This morning when I was out for my walk, on my usual route, listening to an enjoyable audiobook and not expecting anything out of the ordinary, I saw a dog out of its yard. It was a husky and I have watched it on other days, chasing around with another that is apparently its sibling. They never barked or jumped at the fence as I walked by – in contrast to an older white chow-mix in the same yard that was always quite aggressive. That one had even nipped at me one day when the owner was taking the trash out to the street and the gate was open.
I tried my usual tactic with the young husky: no eye contact, keep moving at a normal, unhurried pace, and stay calm. It came closer but with tail wagging and not a bark or growl that I could recognize over the sound of the book in my earpieces. “Keep walking,” I told myself, though I sensed her close behind me. I tried not to jump when I felt her nose sniffing my hand. The dog decided to walk along with me, past several yards and on down the gravel road until my turnaround at the midpoint of my route. She turned around too and we headed back towards her yard. Then I saw the her two companions heading in our direction: the husky and the chow. Fortunately “my dog” went out to greet them and they all started playing chase in the road ahead of me. That’s good, I thought. Distract your little friends and then all of you go and jump back into your yard so I can pass!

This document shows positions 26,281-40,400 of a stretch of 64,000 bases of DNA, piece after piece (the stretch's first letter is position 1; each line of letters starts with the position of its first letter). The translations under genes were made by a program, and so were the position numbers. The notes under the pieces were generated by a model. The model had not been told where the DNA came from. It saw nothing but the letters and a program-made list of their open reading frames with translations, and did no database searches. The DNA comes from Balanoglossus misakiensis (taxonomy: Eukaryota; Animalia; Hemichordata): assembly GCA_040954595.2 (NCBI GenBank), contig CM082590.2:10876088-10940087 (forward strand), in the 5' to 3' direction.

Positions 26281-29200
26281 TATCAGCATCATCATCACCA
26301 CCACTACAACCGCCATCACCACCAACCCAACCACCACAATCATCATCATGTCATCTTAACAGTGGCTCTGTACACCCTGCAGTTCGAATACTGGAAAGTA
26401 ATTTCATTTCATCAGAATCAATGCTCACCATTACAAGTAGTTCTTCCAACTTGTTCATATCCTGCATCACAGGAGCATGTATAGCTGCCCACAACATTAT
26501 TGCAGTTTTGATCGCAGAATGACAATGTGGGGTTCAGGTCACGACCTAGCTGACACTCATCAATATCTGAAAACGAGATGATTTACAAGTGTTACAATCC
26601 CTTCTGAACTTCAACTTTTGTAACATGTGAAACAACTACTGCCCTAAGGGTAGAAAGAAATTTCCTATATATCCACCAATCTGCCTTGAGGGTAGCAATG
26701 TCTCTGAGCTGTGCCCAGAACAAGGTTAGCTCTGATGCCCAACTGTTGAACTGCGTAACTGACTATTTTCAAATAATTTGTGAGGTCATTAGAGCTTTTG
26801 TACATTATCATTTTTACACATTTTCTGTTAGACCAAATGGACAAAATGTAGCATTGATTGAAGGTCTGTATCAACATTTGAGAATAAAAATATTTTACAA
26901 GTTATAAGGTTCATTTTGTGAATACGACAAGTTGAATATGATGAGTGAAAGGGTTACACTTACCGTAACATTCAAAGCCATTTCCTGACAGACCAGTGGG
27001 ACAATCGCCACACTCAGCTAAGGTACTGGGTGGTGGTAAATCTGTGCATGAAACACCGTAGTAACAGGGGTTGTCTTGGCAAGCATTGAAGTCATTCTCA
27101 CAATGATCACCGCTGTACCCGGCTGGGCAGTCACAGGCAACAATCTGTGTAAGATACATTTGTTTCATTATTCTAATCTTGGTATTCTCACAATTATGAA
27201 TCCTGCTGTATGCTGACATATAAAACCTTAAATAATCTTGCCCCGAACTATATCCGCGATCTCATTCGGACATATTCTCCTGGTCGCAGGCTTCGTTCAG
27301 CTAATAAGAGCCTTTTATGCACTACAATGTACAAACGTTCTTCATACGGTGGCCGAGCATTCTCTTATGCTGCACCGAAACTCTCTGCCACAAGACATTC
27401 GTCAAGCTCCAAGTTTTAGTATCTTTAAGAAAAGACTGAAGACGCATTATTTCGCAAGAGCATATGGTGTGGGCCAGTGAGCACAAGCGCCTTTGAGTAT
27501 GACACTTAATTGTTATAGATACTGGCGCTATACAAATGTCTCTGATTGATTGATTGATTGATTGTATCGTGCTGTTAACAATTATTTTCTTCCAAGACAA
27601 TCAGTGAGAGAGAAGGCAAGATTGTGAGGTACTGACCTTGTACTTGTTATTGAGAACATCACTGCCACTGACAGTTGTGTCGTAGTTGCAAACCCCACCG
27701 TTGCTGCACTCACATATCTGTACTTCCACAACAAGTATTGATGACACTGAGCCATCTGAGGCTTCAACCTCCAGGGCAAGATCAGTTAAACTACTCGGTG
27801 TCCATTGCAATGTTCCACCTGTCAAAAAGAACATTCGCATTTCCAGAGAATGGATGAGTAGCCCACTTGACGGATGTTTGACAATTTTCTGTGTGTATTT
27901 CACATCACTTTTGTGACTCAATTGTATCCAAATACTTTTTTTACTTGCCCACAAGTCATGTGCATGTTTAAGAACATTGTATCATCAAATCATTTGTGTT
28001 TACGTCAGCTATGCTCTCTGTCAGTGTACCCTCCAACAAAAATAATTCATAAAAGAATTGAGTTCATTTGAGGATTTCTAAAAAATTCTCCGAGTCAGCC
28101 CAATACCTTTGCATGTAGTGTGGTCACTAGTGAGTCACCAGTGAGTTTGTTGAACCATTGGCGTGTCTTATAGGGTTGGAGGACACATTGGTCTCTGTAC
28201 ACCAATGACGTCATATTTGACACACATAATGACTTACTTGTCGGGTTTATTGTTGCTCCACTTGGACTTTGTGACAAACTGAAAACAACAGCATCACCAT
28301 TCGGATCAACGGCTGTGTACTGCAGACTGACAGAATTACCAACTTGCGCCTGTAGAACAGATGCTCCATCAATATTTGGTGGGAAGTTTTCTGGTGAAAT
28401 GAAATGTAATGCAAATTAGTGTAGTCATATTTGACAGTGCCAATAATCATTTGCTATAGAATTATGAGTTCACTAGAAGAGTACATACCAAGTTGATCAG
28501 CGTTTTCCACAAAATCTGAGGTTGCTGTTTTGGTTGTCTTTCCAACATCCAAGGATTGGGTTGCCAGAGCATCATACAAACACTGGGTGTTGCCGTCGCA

With the attention-span of a flea, however, they all decided to walk along with me. I kept glancing at the chow. She was the only one that occasionally barked at me. Should I pick up a stone just in case? Is there anyone in their yard at this hour to help me if she decides to bite? And if she does, will the others join in? Will I have a pack attacking me? All these thoughts were flitting through my head until I returned to my original plan: Keep walking and don’t let them feel your fear. Focus on the book…
The story of a naval battle in the Mediterranean actually took my mind off the possibility of being bitten by one, two or three dogs. I kept moving and soon I was passing the home where they belonged. I heaved a sigh of relief when the chow leaped back into the yard- but I kept watching sideways to see if she hopped back out to follow the two youngsters who were still accompanying me. She didn’t.
I thought about what helped me to “be not afraid” as I continued my walk in the direction of home. The signs of friendliness: a wagging tail…a kind of “smile” on the face…a general goofy swagger instead of a deliberate confrontation. The little mantras: Keep walking, don’t tense up, breathe! The recollection of how these techniques had worked for me in the past. The willingness to let the dogs come along and do their own thing – which was none of my business.